Centers and Peripheries: The Development of British Physiology, 1870-1914 [Book Review]

Journal of the History of Biology 21 (3):473 - 500 (1988)

By 1910 the Cambridge University physiology department had become the kernel of British physiology. Between 1909 and 1914 an astonishing number of young and talented scientists passed through the laboratory. The University College department was also a stimulating place of study under the dynamic leadership of Ernest Starling.I have argued that the reasons for this metropolitan axis within British physiology lie with the social structure of late-Victorian and Edwardian higher education. Cambridge, Oxford, and University College London were national institutions attracting students from all over England and Wales. In contrast, the provincial colleges drew their clientele from relatively narrow geographic radii. Generally, also, these institutions were regarded as socially inferior to the longer-established universities.A brief survey of the biographies of some British physiologists demonstrates how physiology, as an occupation, became, over the later decades of the century, socially elite. The scientists who achieved full-time posts in the 1870s generally came from somewhat marginal backgrounds. Foster, like his mentors T. H. Huxley and William Sharpey, came from a non-conformist family. Edward Schäfer was also a dissenter and, like Foster, began his professional career as a general practitioner.Physiologists of the succeeding generation, however, came from wealthy families with established intellectual traditions. John Scott Haldane, nephew of John Burdon Sanderson, was the brother of the politician R. B. Haldane and uncle of the historian A. R. B. Haldane.71 Joseph Barcroft was one of the most affluent of all physiologists.72 His family's wealth derived from linen manufacturing. He attended the Ley's School Cambridge, where his schoolmates included Henry Dale, later Director of the National Institute for Medical Research; F. A. Bainbridge, who eventually became Professor of Physiology at St. Bartholomew's Hospital; and the Cambridge historian J. H. Clapham. A. V. Hill, Professor of Physiology at Manchester and, subsequently, London, married Margaret Keynes, sister of John Maynard Keynes and niece of Sir Walter Langdon Brown, Professor of Physic at Cambridge. Margaret Keynes's younger brother, the surgeon Sir Geoffrey Keynes, married a granddaughter of Charles Darwin; their son Richard Keynes also became a physiologist at Cambridge.These families were part of a new class emerging during the late Victorian period, descendants of the great reforming radicals of the 1830s, who had begun to achieve power through positions in the universities, the professions, and the civil service. Their social prestige rested upon their intellectual expertise. Physiology was an appealing research discipline to these groups because of its clear dissociation from industry and commerce. And because physiology's “practical” face was medicine, its acceptability was reinforced by professional ties.The nature of the Physiological Society confirms this image of physiology as an elite science. By the turn of the century the Society had taken on some of the characteristics of a dining club. The scientific meetings were generally followed by dinner: if the Society met at Oxford, they were entertained at Burdon Sanderson's college, Magdalen.73 Through a “black ball” system, unwanted candidates could be excluded. In 1912, when the question of admitting foreigners was discussed, E. H. Starling wrote to Edward Schäfer: “the Society has very much in it the nature of a club, and a certain amount of personal knowledge of the candidate is always desirable.”74.The developing institutional structure of physiology in late Victorian Britain indicates, therefore, that we must look beyond the achievements of individuals and departments to understand why physiology flourished. The discipline became part of a new social order in which the professional middle classes assumed increasing power. These groups valued intellectual skill, especially in the pure scienes, as forces both for self-advancement and for progress within society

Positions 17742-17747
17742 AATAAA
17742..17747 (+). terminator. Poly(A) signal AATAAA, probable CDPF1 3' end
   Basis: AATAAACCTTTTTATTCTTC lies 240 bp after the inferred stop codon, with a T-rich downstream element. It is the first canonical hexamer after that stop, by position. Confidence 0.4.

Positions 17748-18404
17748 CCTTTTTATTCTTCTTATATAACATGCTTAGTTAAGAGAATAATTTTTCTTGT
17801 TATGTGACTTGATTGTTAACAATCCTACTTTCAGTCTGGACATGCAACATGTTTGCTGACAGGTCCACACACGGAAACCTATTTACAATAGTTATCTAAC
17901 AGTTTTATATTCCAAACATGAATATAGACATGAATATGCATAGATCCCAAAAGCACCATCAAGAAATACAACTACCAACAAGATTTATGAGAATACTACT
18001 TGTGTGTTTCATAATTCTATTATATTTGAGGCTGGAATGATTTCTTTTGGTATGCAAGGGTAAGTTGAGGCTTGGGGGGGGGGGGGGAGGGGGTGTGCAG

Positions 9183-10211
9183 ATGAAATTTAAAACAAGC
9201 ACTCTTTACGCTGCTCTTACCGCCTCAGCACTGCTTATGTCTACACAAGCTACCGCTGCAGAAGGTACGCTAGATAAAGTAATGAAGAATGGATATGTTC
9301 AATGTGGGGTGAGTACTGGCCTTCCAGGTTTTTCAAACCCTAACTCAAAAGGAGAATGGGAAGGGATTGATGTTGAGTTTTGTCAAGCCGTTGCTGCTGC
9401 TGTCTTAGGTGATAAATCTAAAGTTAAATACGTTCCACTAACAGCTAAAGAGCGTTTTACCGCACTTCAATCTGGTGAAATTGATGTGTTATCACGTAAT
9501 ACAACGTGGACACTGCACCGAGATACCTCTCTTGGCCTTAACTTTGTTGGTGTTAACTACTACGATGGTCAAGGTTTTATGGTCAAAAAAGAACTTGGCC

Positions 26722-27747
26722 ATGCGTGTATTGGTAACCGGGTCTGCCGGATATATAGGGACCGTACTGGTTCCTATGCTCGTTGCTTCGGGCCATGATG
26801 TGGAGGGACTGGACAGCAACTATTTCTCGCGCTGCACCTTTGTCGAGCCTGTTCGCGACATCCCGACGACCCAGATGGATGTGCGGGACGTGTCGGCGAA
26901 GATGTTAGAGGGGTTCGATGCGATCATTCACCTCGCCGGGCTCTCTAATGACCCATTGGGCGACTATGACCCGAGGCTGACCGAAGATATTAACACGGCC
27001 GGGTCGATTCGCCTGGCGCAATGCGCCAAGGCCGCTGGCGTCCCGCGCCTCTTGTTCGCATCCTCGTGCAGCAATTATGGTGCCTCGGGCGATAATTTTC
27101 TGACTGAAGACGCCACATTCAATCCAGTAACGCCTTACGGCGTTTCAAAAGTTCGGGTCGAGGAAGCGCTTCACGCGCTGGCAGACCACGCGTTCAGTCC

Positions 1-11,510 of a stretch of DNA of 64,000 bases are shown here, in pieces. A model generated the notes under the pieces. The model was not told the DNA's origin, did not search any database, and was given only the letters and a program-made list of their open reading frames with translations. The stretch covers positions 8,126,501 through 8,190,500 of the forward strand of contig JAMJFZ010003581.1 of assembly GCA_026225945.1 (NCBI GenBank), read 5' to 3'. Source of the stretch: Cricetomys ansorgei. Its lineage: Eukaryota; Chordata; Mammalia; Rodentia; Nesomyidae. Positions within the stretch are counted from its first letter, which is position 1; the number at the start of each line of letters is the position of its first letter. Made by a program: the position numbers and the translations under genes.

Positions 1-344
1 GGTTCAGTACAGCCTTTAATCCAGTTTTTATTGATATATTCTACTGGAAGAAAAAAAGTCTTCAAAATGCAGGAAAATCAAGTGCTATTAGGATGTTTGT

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DOI 10.1007/BF00144092
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Making Way for Molecular Biology: Institutionalizing and Managing Reform of Biological Science in a UK University During the 1980s and 1990s. [REVIEW]Duncan Wilson & Gaël Lancelot - 2008 - Studies in History and Philosophy of Science Part C: Studies in History and Philosophy of Biological and Biomedical Sciences 39 (1):93-108.
Editorial.Paul Farber - 2006 - Journal of the History of Biology 39 (2):235-236.

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